Operation Goldeneye

Operation Goldeneye was an Allied plan during the Second World War to monitor Spain after a possible alliance between Francisco Franco and the Axis powers, and to undertake sabotage operations. The plan was formed by Commander Ian Fleming of the Naval Intelligence Division (NID). No German takeover of Spain took place, nor an invasion of Gibraltar, and the plan was shelved in 1943. Fleming later used the name for his Jamaican home where he wrote the James Bond stories.


The aim of the operation was to ensure that Britain could continue to communicate with Gibraltar if Spain joined, or was invaded by, the Axis powers,[1] and to carry out limited sabotage.[2][3] In August 1940, Lieutenant Commander Ian Fleming of the NID was assigned the responsibility for drawing up the plan.[2] Of particular concern to Fleming was the possible installation of Axis radar equipment and infrared cameras in the Strait of Gibraltar, which would have been a threat to the Navy's Mediterranean strategy[4] and to Allied shipping interests in the Atlantic Ocean.[1]

Under cover of a courier's passport, Fleming travelled to Gibraltar on 16 February 1941.[5] On his arrival, he liaised closely with Alan Hillgarth, the British naval attaché in Madrid. Hillgarth provided much of the background to the plan for the guerrilla campaign and sabotage that would follow German presence on the Iberian peninsula.[6][a] Fleming's presence in Gibraltar was primarily to set up a secure cipher link between London and the Goldeneye liaison office, the latter under the control of H. L. Greensleeves, an NID agent.[1] A Tangier office was also set up by Fleming to assume the activities of the Gibraltar office should the Germans occupy Gibraltar.[2] During the course of his visit, Fleming also met with William J. Donovan from the American Office of Strategic Services, who was on a fact-finding tour.[2] Fleming returned to London on 26 February 1941.[5]

A precursor to visiting the US, Fleming discussed Goldeneye with the various intelligence organisations in Lisbon on 20 May 1941, to ensure their smooth coordinated operations.[8] He also undertook an assessment of the facilities and equipment for Goldeneye.[9] He suggested that an Anglo-American Intelligence Committee be set up to coordinate the gathering and evaluating of intelligence from North Africa and the Iberian peninsula.[9]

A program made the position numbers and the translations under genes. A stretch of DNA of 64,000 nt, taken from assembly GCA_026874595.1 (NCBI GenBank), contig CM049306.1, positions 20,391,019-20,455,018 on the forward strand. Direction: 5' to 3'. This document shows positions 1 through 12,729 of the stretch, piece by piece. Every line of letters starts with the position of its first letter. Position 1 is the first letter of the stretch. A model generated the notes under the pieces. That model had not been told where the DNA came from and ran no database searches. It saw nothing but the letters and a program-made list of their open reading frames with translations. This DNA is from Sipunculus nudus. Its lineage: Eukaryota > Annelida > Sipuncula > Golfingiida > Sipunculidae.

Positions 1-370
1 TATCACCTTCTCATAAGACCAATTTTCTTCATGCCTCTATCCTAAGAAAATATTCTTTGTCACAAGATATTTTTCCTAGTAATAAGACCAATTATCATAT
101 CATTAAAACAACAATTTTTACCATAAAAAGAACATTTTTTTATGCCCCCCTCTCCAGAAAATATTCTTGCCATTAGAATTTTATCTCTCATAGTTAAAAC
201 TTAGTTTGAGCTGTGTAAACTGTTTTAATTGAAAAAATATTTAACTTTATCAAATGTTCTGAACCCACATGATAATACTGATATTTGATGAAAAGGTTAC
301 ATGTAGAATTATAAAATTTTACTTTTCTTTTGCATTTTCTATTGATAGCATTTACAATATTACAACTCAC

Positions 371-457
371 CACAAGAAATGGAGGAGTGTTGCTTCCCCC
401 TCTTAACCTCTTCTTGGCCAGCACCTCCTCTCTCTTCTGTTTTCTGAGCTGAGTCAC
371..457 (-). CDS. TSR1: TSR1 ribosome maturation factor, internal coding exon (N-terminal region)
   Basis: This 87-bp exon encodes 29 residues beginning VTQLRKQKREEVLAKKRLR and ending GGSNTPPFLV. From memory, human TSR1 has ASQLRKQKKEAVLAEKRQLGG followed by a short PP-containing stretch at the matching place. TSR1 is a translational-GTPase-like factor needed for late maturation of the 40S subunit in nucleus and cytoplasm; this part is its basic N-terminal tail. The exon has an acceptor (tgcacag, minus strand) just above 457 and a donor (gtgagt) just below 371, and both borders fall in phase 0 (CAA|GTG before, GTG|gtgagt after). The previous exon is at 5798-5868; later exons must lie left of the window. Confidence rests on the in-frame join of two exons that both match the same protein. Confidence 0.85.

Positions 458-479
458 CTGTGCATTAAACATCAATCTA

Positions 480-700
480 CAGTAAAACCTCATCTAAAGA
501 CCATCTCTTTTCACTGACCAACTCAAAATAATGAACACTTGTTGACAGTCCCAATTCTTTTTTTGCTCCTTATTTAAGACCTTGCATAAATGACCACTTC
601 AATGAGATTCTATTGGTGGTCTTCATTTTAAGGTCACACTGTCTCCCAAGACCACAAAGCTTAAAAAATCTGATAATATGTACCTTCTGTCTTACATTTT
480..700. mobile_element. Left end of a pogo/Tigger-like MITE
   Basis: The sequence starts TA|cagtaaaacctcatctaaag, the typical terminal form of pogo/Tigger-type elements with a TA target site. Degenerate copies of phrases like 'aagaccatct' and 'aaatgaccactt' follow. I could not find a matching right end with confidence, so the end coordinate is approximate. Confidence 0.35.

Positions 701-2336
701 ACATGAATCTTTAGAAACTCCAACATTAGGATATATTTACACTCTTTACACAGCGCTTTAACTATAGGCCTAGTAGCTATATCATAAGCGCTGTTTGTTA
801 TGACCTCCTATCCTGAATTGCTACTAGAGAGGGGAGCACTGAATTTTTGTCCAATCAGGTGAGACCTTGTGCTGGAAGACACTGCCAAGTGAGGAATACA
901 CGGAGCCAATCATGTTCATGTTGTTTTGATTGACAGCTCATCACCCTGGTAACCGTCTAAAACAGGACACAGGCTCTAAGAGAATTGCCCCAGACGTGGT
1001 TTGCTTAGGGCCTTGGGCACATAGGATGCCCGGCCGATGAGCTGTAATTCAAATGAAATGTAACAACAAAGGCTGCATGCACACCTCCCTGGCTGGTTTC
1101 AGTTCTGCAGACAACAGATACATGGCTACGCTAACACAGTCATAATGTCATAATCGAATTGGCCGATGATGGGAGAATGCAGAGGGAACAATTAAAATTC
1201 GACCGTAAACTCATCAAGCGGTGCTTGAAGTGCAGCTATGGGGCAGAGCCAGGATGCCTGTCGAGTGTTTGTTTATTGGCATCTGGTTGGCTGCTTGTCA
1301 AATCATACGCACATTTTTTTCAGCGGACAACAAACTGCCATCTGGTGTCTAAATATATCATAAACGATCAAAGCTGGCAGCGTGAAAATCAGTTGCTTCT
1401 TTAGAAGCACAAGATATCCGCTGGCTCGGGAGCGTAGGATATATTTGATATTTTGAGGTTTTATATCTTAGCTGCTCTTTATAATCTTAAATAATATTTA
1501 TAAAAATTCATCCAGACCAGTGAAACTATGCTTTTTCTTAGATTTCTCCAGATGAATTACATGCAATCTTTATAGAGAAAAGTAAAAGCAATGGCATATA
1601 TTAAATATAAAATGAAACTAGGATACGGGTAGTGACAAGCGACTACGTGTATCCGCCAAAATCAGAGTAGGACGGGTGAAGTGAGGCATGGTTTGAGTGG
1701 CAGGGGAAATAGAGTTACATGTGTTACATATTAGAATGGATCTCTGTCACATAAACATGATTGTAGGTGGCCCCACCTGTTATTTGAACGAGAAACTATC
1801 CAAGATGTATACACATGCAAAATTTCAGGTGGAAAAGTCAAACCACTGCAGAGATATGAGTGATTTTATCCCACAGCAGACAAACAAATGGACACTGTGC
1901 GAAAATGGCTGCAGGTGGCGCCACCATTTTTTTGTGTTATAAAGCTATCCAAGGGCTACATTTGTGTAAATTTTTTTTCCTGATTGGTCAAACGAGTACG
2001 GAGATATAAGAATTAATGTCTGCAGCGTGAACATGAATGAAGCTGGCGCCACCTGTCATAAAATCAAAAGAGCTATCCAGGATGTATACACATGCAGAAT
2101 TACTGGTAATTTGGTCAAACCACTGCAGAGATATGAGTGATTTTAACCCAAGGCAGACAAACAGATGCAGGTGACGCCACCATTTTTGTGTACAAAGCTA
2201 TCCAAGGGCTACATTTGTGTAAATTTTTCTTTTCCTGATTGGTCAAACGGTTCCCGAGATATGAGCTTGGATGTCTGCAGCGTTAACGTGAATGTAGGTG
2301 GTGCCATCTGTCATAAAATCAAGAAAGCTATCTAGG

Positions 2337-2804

In 1942 Goldeneye moved into a state of alert prior to the implementation of Operation Torch, the Allied invasion of North Africa, to monitor and counter the stepped up surveillance and sabotage activities by the Axis powers who suspected that some type of military action would occur in the Mediterranean area. The 10th Light Flotilla, an elite unit of Italian navy frogmen, would use wrecked ships in Gibraltar to launch attacks on Allied shipping.[10][b]

The reduced risk of Nazi occupation of Spain brought about the shutdown of Goldeneye in August 1943, along with the associated plan, Operation Tracer.[11]

Post-war legacyEdit

Fleming's Goldeneye estate, where he wrote all the Bond novels

Fleming later dubbed his Jamaican estate "Goldeneye",[12] and began writing his series of James Bond novels there.[13] The name was also used for the title of the seventeenth James Bond film, GoldenEye starring Pierce Brosnan as Bond.[14]

Notes and referencesEdit


  1. ^ The sabotage was to have been carried out by Section H of the Special Operations Executive.[7]
  2. ^ The frogmen used the below-the-waterline trapdoor of an Italian tanker to avoid detection, a scenario Fleming later used in his novel Thunderball.[10]


  1. ^ a b c Lycett 1996, p. 125.
  2. ^ a b c d Hart-Davis 2012, p. 203.
  3. ^ Macintyre 2008, p. 54.
  4. ^ Haining 2007, p. 29.
  5. ^ a b "Real 'Goldeneye' passport to be auctioned". BBC News. 1 February 2000.
  6. ^ Macintyre 2010, p. 148.
  7. ^ Hart-Davis 2012, p. 207.
  8. ^ Lochery 2011, p. 126.
  9. ^ a b Lycett 1996, p. 131.
  10. ^ a b Lycett 1996, p. 145.
  11. ^ Cabell 2008, p. 38.
  12. ^ Macintyre 2008, p. 171.
  13. ^ Bennett & Woollacott 2003, p. 1.
  14. ^ Cabell 2008, p. 34.